The Secret History of Golf in Scotland
by Duncan MacPherson|
Book Website: http://www.booktown.com
256 Pages, Paperback, 6 x 9
This story about golf takes place in 16th Century Scotland and is inspired by the earliest historical records about “the greatest game“. In it Ian MacPherson, a dirt poor farmer and so-so golfer, decides he must win his town’s annual golfing tournament or face financial ruin. Galbraith, the Scottish Laird who rules the area, has financial problems of his own and also has designs on the tournament. He hires a golfing “ringer” from Edinburgh, Black Bart, to try and steal the tournament from the locals. Along with fascinating descriptions about early golf, there is plenty of earthy humor, cruel deception and local Scottish color. The author is a descendant of the MacPherson clan and swears at least some of what happens is fact, passed down to him from family stories
About The Author
Sixty-four year old Duncan MacPherson has spent his entire life on a 420
acre farm in North Central North Dakota. Duncan has never been married,
never graduated from high school and has never traveled further from home
than Minneapolis. His parents, who were both born in Scotland, are buried
in his back yard. "Aye take care of me mum's grave pretty good," he says.
"Aye kinda let the old man's gae to hell."
Given his Scottish background, it is perhaps not beyond reason that such an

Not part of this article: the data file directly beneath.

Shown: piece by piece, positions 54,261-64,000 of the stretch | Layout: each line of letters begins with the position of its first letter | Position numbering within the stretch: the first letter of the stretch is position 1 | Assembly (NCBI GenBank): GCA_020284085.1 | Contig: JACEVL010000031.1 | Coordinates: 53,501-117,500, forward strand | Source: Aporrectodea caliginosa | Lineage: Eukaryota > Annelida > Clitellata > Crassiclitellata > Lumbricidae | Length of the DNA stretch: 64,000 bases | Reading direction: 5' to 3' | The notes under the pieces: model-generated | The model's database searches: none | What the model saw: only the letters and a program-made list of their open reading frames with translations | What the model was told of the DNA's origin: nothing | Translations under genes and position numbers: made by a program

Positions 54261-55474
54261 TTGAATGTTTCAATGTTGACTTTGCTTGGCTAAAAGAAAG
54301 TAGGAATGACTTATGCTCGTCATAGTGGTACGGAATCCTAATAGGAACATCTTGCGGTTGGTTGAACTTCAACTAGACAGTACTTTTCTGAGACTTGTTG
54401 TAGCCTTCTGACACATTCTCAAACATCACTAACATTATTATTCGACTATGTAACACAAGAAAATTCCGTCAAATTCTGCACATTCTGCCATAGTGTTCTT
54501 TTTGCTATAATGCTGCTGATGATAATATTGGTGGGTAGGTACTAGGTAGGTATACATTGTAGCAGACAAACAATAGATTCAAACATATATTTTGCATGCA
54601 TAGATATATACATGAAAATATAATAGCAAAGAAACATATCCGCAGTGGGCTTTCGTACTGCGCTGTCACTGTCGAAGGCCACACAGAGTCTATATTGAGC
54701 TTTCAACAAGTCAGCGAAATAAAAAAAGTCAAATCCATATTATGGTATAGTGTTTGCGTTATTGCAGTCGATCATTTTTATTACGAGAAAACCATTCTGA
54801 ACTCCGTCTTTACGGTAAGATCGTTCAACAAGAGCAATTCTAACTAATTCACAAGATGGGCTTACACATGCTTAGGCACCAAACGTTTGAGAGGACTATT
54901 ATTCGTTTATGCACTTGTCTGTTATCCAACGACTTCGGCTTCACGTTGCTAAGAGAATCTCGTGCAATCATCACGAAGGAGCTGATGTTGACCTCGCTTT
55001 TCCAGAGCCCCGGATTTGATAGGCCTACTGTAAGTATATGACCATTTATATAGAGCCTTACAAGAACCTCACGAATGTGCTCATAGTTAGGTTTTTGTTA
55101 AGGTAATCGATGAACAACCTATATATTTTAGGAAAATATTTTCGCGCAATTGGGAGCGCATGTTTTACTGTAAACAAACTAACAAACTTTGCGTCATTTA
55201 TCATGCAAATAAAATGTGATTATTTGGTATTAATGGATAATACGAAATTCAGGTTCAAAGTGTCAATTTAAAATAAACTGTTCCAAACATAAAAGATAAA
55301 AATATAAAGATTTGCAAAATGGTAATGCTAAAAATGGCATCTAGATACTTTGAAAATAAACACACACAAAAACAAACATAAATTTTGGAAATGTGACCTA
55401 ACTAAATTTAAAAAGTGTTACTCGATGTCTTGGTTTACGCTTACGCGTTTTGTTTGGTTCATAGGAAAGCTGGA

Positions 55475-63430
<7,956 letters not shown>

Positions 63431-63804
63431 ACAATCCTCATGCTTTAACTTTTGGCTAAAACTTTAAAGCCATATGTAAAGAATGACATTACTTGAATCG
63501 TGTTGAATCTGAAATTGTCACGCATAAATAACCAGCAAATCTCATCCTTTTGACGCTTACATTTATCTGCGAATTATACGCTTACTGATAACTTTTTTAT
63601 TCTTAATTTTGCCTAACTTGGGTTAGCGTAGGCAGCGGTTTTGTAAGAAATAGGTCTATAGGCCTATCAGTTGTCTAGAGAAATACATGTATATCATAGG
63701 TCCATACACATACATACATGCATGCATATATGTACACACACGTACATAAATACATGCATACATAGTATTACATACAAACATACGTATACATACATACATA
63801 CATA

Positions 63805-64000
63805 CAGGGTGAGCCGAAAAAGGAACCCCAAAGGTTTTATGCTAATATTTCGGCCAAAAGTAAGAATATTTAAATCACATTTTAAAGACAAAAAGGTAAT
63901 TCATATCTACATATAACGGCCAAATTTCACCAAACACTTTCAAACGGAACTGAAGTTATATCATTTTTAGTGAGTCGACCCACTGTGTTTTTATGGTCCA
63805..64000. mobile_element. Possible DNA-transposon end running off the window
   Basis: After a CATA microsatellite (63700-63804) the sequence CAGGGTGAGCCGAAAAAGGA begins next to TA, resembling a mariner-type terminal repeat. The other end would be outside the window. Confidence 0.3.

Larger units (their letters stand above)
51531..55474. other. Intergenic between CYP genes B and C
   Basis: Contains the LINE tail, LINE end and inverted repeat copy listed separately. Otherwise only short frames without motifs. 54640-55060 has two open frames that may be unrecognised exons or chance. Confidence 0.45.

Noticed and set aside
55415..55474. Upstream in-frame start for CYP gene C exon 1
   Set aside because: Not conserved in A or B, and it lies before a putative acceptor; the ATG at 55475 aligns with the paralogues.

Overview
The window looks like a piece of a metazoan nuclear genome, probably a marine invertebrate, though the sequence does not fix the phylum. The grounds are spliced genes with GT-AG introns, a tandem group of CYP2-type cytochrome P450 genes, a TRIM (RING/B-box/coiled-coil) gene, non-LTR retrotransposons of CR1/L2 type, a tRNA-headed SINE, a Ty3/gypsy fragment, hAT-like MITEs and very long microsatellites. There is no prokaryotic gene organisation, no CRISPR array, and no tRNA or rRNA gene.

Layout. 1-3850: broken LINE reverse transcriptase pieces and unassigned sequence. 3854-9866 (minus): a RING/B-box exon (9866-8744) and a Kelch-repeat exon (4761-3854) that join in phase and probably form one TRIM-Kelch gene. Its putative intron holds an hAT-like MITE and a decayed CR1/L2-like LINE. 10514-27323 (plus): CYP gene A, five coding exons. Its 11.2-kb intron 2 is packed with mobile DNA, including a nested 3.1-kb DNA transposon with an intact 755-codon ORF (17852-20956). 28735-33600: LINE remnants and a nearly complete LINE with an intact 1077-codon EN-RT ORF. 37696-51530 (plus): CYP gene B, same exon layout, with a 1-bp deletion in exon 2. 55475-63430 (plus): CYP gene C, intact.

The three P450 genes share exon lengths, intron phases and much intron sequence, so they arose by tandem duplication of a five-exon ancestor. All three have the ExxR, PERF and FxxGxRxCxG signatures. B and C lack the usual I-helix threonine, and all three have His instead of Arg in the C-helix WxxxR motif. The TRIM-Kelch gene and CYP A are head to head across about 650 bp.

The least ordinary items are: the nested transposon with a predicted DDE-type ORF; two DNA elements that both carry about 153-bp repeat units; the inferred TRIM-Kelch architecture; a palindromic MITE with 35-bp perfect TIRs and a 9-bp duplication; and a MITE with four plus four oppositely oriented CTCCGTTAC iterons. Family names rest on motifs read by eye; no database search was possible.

isolated man might have some interest in golf, but Duncan MacPherson's
attachment to the game has, according to his neighbors, exceeded good sense.
He has six fully landscaped golf holes carved into what was once a rolling
pasture and he spends the majority of his time changing, improving, planting
and grooming these into magnificent reproductions of the finest holes in
Scottish golfing history: The Road Hole at St. Andrews; Brae at Carnoustie;
the 4th at Royal Dornach; the Postage Stamp at Royal Troon; the 6th at
Machrihanish and Hogan's Alley at Carnoustie.
Now he has written a book about golf, The Secret History of Golf in
Scotland, which he claims is part oral tradition, part legend and part
Duncan MacPherson has also
written two poetry books, now long out of print, published through
Wheatland Press in Grand Forks, ND.
"Mr. MacPherson and the editors of this book, Gary Goodman and Mark Ziegler, have turned the usually "stuffy" subject of golf on its head.
Easily one of the most humorous and refreshing stories I have read in quite some time."--Amazon
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